Report Highlights Violence Against Women in Central America
A new report found that the rate of violent crimes against women in Mexico, Honduras, and Guatemala has drastically increased, reaching crisis level. The report, researched by Nobel Peace Prize laureates Jody Williams and Rogoberta Menchu on a 10-day fact finding mission, shows that increased militarization in the countries has disproportionately affected women.
According to the report, "increasing militarization and police repression under the guise of the war on drugs has led to more violence overall and more frequent attacks on women, who lead efforts to protect their communities against threats to their lands and natural resources, and protest military and police abuses."
The report found that femicide has increased over the past 10 years by 257 percent in Honduras, 40 percent in Mexico, and over 30 percent in Guatemala. The violent attacks against women include incidents of rape, torture, and murder. The report also found that very few of the perpetrators of the attacks are ever brought to justice.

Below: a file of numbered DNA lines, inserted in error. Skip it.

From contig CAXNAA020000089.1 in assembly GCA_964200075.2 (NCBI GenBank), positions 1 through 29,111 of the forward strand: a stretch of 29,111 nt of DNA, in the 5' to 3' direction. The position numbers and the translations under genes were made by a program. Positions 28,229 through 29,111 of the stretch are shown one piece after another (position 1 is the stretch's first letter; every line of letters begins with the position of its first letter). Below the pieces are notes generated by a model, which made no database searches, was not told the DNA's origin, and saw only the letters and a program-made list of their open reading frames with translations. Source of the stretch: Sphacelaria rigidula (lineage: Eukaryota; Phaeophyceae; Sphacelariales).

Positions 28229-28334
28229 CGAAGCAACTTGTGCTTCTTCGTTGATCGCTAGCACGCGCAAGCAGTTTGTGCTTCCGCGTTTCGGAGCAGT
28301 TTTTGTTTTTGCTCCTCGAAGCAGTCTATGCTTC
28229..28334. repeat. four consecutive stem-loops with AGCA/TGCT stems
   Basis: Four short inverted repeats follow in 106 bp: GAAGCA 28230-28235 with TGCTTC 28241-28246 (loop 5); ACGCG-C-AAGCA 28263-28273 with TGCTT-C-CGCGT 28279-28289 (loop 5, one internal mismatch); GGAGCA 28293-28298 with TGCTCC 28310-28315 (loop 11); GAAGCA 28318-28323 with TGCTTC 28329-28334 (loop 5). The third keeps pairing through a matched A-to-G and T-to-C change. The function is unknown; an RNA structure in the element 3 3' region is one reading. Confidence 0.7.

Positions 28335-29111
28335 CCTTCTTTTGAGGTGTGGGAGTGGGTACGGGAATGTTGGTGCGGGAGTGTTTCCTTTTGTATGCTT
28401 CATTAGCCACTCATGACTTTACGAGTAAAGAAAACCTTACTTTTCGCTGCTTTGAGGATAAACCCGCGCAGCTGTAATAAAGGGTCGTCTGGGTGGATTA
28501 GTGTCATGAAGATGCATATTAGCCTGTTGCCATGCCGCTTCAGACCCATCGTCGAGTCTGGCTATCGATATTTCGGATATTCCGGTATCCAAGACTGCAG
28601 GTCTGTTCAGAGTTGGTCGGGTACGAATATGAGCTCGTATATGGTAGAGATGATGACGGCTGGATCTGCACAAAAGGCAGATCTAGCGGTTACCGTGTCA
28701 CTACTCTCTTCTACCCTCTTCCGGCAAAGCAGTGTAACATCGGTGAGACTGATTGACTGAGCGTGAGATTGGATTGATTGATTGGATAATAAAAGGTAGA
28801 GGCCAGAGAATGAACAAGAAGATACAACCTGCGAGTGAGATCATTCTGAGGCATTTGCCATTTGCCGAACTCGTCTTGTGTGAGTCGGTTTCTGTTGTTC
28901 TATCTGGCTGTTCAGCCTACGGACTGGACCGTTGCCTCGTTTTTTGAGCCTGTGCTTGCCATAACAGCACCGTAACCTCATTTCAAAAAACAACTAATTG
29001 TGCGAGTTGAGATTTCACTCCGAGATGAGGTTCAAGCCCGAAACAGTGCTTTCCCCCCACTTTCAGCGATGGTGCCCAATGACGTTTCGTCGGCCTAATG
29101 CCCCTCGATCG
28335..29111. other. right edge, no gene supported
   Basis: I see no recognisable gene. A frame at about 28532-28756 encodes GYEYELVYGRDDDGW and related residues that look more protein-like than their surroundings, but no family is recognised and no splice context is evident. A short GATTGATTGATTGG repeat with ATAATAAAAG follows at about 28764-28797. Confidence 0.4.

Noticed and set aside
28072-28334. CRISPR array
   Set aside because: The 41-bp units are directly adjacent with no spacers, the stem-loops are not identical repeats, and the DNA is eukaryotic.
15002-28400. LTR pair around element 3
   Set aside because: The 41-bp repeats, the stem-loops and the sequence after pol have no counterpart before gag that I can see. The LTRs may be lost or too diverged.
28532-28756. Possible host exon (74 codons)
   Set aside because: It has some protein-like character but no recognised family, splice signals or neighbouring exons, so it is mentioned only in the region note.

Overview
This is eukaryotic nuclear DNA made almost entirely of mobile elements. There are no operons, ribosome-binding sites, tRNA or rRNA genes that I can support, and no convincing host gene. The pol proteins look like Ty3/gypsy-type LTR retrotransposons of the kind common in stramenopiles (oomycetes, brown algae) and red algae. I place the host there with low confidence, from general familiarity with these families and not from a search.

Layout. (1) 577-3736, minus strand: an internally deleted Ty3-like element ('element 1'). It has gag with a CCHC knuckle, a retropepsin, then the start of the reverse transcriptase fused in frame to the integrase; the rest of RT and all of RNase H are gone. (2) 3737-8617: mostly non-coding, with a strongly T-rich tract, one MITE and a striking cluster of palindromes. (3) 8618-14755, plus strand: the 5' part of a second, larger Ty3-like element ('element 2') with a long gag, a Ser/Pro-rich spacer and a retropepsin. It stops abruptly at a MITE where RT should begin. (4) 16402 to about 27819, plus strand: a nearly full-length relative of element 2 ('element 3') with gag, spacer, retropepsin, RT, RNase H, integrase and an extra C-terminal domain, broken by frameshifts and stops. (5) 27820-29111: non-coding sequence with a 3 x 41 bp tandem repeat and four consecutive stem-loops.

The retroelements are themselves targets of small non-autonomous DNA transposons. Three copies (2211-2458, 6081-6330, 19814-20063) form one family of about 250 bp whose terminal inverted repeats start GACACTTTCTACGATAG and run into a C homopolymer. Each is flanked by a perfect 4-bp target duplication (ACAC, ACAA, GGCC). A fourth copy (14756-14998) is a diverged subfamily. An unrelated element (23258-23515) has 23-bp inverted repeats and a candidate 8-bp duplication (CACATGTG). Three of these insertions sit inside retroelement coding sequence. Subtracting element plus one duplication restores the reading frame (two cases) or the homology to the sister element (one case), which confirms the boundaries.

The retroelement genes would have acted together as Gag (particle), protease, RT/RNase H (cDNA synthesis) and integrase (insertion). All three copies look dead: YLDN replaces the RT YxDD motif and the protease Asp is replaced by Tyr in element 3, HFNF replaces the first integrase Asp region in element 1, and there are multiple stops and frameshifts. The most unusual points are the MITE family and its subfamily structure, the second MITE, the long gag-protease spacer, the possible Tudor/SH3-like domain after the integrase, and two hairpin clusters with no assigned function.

Media Resources: CNN 6/5/12; Nobel Women's Initiative Press Release 6/5/12; JASS/ Nobel Women's Initiative Joint Report 6/5/12
12/18/2014 American Apparel Hired Its First-Ever Woman Chief Executive to Replace Dov Charney - Six months after retail store American Apparel fired its chief executive and founder Dov Charney, the company has hired retail executive Paula Schneider as a replacement.
Schneider, who will become American Apparel's first female chief executive, will take over the position as of January 5.
Charney had led American Apparel since 1998 and became well-known from American Apparel's sexist advertising and from several sexual harassment lawsuits and sexual assault accusations against him by former employees. . . .
12/18/2014 Obama's Judicial Appointments Most Diverse in History - Congress came to a close on Tuesday night with the Senate confirmation of 12 new federal judges and 12 executive appointments - including Vivek Murthy as Surgeon General, Sarah Saldana as head of Immigration and Customs Enforcement, and Tony Blinken as deputy Secretary of State. . . .